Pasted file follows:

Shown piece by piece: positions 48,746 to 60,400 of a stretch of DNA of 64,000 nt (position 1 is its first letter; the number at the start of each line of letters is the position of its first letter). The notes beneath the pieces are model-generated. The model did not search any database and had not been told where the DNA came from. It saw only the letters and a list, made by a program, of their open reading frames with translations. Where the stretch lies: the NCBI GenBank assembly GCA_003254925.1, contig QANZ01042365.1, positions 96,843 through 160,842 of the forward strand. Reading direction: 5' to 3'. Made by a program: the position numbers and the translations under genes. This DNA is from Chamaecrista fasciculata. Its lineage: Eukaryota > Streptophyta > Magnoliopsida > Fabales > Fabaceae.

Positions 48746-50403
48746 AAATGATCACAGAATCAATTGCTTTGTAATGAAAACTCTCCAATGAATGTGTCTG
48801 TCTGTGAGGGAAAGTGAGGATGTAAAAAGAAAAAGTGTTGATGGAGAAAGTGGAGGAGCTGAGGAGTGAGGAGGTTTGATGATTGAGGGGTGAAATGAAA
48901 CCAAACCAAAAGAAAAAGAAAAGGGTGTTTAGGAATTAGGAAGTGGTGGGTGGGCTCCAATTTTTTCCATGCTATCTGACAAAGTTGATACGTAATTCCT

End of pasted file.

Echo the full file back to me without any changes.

Shown piece by piece: positions 48,746 to 60,400 of a stretch of DNA of 64,000 nt (position 1 is its first letter; the number at the start of each line of letters is the position of its first letter). The notes beneath the pieces are model-generated. The model did not search any database and had not been told where the DNA came from. It saw only the letters and a list, made by a program, of their open reading frames with translations. Where the stretch lies: the NCBI GenBank assembly GCA_003254925.1, contig QANZ01042365.1, positions 96,843 through 160,842 of the forward strand. Reading direction: 5' to 3'. Made by a program: the position numbers and the translations under genes. This DNA is from Chamaecrista fasciculata. Its lineage: Eukaryota > Streptophyta > Magnoliopsida > Fabales > Fabaceae.

Positions 48746-50403
48746 AAATGATCACAGAATCAATTGCTTTGTAATGAAAACTCTCCAATGAATGTGTCTG
48801 TCTGTGAGGGAAAGTGAGGATGTAAAAAGAAAAAGTGTTGATGGAGAAAGTGGAGGAGCTGAGGAGTGAGGAGGTTTGATGATTGAGGGGTGAAATGAAA
48901 CCAAACCAAAAGAAAAAGAAAAGGGTGTTTAGGAATTAGGAAGTGGTGGGTGGGCTCCAATTTTTTCCATGCTATCTGACAAAGTTGATACGTAATTCCT